The White Falcon


The White Falcon - 05.11.1965, Blaðsíða 1

The White Falcon - 05.11.1965, Blaðsíða 1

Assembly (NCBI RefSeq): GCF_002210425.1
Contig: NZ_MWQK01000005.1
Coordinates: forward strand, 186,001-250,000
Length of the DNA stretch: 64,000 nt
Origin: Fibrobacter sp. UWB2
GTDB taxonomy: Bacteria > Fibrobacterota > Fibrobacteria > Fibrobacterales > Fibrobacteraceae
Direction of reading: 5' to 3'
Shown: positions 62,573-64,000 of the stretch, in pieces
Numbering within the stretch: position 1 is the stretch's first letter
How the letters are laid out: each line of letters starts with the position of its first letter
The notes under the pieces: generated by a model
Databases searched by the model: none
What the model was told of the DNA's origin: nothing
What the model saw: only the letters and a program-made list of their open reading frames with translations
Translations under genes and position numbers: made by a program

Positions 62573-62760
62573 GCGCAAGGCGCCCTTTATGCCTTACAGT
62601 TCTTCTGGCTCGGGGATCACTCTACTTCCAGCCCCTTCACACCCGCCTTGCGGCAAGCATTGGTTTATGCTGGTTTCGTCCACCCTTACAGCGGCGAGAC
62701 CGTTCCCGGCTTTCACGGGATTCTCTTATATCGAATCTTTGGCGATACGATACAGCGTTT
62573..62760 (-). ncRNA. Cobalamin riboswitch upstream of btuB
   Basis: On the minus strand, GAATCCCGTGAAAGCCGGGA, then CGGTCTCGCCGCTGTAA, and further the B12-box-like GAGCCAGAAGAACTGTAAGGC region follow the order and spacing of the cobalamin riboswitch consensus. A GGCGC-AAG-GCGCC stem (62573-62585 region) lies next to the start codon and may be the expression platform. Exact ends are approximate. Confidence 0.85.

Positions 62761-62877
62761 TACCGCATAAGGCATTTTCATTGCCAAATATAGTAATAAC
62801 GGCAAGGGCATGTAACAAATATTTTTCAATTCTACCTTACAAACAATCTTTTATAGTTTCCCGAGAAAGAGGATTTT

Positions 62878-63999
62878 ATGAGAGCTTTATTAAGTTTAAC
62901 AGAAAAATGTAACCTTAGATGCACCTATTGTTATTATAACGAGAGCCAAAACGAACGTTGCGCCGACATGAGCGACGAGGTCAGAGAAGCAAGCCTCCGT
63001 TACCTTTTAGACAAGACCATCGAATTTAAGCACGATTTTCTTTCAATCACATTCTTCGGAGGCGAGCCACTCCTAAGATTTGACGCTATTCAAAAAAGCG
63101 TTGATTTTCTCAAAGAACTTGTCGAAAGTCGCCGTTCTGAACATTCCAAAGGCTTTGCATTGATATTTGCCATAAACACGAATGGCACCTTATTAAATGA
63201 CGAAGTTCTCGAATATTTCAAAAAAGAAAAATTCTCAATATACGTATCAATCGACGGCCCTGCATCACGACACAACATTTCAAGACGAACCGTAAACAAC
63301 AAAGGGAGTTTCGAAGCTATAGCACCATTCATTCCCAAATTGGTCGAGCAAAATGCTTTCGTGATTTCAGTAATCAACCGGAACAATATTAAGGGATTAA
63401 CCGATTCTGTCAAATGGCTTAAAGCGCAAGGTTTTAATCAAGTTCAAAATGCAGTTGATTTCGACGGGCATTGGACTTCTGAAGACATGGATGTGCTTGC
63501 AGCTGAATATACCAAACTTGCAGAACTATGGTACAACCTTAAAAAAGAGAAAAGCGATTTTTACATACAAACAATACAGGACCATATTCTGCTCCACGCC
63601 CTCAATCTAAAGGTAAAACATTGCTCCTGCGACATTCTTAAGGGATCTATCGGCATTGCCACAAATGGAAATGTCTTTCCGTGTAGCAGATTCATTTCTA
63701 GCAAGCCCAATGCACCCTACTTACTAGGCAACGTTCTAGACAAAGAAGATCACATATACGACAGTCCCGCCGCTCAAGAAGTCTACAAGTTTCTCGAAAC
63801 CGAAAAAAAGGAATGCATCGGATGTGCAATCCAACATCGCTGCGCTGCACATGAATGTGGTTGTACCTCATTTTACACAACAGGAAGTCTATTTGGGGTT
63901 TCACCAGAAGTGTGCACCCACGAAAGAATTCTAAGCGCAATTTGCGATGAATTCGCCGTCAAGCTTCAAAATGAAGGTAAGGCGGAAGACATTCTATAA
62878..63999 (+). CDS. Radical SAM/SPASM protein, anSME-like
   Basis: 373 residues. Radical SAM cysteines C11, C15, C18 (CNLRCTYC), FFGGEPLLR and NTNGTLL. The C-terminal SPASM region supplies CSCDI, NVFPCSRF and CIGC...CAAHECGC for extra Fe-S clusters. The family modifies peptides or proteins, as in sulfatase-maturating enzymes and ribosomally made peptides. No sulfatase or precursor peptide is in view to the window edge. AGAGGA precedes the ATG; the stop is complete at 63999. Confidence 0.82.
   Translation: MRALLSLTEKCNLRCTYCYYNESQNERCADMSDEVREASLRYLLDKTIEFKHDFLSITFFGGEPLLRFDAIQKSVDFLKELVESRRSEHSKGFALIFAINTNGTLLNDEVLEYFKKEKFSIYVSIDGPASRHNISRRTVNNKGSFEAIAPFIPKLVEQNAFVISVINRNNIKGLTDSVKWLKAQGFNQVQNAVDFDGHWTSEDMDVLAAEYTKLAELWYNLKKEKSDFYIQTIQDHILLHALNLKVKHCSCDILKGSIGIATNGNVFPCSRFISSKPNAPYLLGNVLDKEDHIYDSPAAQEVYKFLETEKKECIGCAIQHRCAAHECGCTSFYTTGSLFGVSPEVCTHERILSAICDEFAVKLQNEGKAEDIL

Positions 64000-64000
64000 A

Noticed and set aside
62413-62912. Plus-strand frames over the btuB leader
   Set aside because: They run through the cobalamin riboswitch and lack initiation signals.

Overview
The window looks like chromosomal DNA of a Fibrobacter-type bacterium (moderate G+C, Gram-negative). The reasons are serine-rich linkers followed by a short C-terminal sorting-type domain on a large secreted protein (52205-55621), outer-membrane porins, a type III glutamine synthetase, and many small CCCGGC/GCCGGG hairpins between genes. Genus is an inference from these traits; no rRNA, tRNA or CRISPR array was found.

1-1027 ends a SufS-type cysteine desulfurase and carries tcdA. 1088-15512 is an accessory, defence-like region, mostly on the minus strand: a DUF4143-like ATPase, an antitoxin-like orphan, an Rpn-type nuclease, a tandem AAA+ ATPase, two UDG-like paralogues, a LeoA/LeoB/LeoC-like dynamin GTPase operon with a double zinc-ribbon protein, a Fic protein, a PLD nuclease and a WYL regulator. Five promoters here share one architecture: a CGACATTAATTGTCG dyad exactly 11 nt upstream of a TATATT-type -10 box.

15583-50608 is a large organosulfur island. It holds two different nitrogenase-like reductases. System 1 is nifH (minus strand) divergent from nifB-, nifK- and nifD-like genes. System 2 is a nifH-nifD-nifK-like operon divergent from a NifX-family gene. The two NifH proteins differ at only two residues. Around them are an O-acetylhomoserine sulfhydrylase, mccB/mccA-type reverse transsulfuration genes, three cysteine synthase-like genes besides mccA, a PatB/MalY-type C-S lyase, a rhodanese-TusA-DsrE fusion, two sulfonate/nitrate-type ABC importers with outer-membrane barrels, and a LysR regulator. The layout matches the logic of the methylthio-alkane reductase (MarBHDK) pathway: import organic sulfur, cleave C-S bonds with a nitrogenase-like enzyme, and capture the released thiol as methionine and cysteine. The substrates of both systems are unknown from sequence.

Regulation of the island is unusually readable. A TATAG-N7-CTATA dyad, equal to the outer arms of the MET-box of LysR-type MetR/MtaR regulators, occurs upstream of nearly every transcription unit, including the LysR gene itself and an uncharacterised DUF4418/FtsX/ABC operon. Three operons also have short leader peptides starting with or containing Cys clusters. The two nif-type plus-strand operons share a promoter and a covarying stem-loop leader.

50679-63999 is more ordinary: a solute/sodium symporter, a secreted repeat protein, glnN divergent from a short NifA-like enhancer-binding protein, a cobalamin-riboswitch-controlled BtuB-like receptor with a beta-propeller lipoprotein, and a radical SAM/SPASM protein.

AFWL's Eighth Ranked Sea Service Newspaper - 1964 THE WHITE H(E(Dm U.S. NAVAL STATION, KEFLAVIK INTERNATIONAL AIRPORT, ICELAND Volume IV, Number 41 Friday, November 5, 1965 MARINE PRECISION—Inspecting the Naval Station's Marine Honor Guard is VAdm Polke Johannessen, Norwegian Chief of Defense. The ceremony took place upon the admiral's arrival, Nov. 2, at Keflavik in Hangar 831. Marine Guard Officer Capt. Jean P. Cole guided the visting admiral and RAdm Ralph Weymouth, commander of the Iceland Defence Force, during the Honors inspection. Norway's VAdm Johannessen Pays Official Call To Iceland The Norwegian Chief of Defense VAdm Folke Johannes- sen, arrived at Keflavik International Airport Nov. 2 for an official visit of Iceland Defense Force activities and Icelandic officials. On hand to greet the admiral were RAdm Ralph Wey- mouth, commander of IDF; Capt. Emile E. Pierre, Jr., commanding officer of the Naval Station; Capt Richard A. H. Sampson, chief of staff to the commander of Fleet Air, Kefla- vik; and other officers and men of IDF. Admiral Johannesson and his official party received briefings from IDF commands while on his three-day visit, including Naval Station's Operations Control Cent- er and Anti- Submarine Warfare Barrier Group, Iceland. Visit Icelandic Officials Accompained by Admiral Wey- mouth, the group visited Acting Prime Minister of Iceland Johann Hafstein and the Minister of For- eign Affairs Emil Jonsson in Reykjavik. While in the capital city, the party ate lunch at the Saga Hotel with Agnar Kl. Jonsson, secretary general of the Foreign Ministry and Hordur Helgason, Icelandic chairman of the Iceland Defense Council. The lunch was hosted by Mr. Tor Myklebost, Norwegian ambassador to Iceland. Admiral's Party Admiral Johannesson's party included Commodore H. Gunder- son, chief of staff for operations of the Defense Staff, Capt O. B. Hatlem, chief of staff for opera- tions of Naval Forces in Northern Norway; Capt C. E. Olsen, U.S. Naval Attache in Oslo; and Lt. Col. S. A. Hauge of the Royal Norwegian Air Force, represent- ing the Norwegian Defense Re- search Establishment. Wednesday evening the visitors were given a reception and dinner at the Officers' Club and left Keflavik for their return to Nor- way Thursday morning. %e4ACalendar? THAT TIME AGAIN—Capt Emile E. Pierre, Jr., commanding officer of the Naval Station, leads the annual Girl Scout calendar drive by buying one from little Brownie Amy Derda. Looking on are Cad- dette Teresa MacFarlane (left) and Junior Barbara DuBey. The sale began on Nov. 1 and will last for a week. The calendars cost 50 cents and show scenes from all over the world including the United States. (Photo by Betz, PHAN). The Big Bands Can Come Back Ever since the Navy band was reassigned and removed from Keflavik, the combos have had full reign as far as "live" music is concerned. Here now is a chance for all those who don't play elec- tric guitars to show their talents on saxophone, trumpet and trom- bone. Swing Era Bands No one can dispute the fantastic popularity of the great bands of the "Swing Era," those of Glenn Miller, Tommy Dorsey, Benny Goodman and Artie Shaw, just to name a few. Would you like to be a part of bringing this type of exciting music to Iceland? Easy to Learn The music isn't difficult enough to scare anybody off, and the kicks of playing side by side with twelve other men is an experience any musician values greatly. Two hundred big-band arrangements are here, arranged just as the great names of the past twenty- five years played them. All they need are twelve brass and reed men to bring them to life. Twelve Musicians Wanted If you'd like to have a lot of fun in your spare time, and perhaps receive more than just applause for your efforts, call Ensign Bren- neman at Armed Forces Radio- Television, 4168. Help bring back the bands. Keflavik Births Sonya Lann, daughter of Mr. and Mrs. George E. Whitmer, was born Oct. 5. Mr. Whitmer is a government employee working as the Power House operator at Dye- 5 for Federal Electric. Stacy Dianne, daughter of ETN2 and Mrs. Richard K. Wise, was born Oct. 7. Wise is attached to the Naval Communication Sta- tion, Rockville Site (H-l). Raymond Wade, son of RM2 and Mrs. Dickie W. Richardson, was born Oct. 13. Richardson works at the Naval Communica- tion Station. Glenn Ingvar, son of L. Cpl. and Mrs. Glenn L. Klinger, was born Oct. 22. Klinger is stationed with H and S Company, Second Battalion, Second Marine Regi- ment, Camp Lejeune, N.C. Doris Annette, daughter of ADJ2 and Mrs. Kenneth A. Nel- son, was born Oct. 24. Nelson works at the Aircraft Mainten- ance Department. In This Issue Veterans Day ........ pg. 2 War On Waste........pg. 3 Fleet Weather ........ pg. 4 Sports ................ pg. 5 Entertainment ........ pg. 6 WHITE FALCON Deadline Mondays—8 a.m. 57th Officer Builds 'Teaching Machine' First Lieutenant Jon C. Zimmerman, radar officer of the 57th Fighter Interceptor Squadron, has designed and devel- oped a training device to help his men in their work. Built like a game in a penny arcade, the training aid is a glass enclosed board with a map of Iceland drawn on it. In the Northeast corner of Iceland, there is a "Bear" with NO, IT'S THIS ONE—First Lieute- nant Jon C. Zimmerman, radar of- ficer for the 57th FIS, offers a dif- ferent view than TSgt. Milton Wright, radar technician in the Maintenance Department of the 57th FIS. They are giving dif- ferent views on questions which are on the training device which Lieutenant Zimmerman designed and built for the men in his department. a series of arrows leading to it. A box with 35 multiple choice questions pertaining to mainten- ance work sits in the Southwest corner of the map. The idea is to answer 16 questions without a mistake and the arrows which lead to the "Bear" cover it and the game is won. Lieutenant Zimmerman worked for two months on his brainstorm before completing it in January of 1965. With the help of volunte- ers from the Maintenance Division and the use of scrap parts, the project was a huge success. Lieutenant Zimmerman is from Waukegan, 111. and attended col- lege at the Institute of Technology in Chicago where he obtained a de- gree in Electrical Engineering. He joined the Air Force in June of 1962 and has been the radar officer at the 57th since he ar- rived at Keflavik in August of 1964. Lieutenant Zimmerman is opti- mistic about his invention and says it helps the men's interest in their work and improves their general knowledge of mainten- ance. The training aid can be used for all types of work and can make learning fun. 8 500 Housing Units To be Built in FY 66 A total of 8,500 military family housing units are scheduled for construction following the passage of the Military Construction Ap- propriation Act for FY 66 by Con- gress. Priority on the new housing was given to projects intended to improve the morale and welfare of military families which are in- voluntarily separated, living in substandard housing, or paying excessive rents. The Navy will get the bulk of the new housing, with 3,430 units. The Air Force will get 3,390 new units and the Army is to receive 1,680. The housing will cost approxim- ately $160,000,000. (AFPS) AMERICAN OVERSEAS CAMPAIGN—Cdr John Sullivan, Aircraft Maintenance officer, accepts a check for $25 from Mrs. Mary Menard (left) and Mrs. Caroleen Kelly who represent the NCO Wives' Club. The check was the NCO Wives' Club's contribution to the American Overseas Campaign. Commander Sullivan is chairman of the cam- paign here in Iceland and has urged all organizations to do same as the NCO Wives' Club did. (Photo by Wirth, PH3).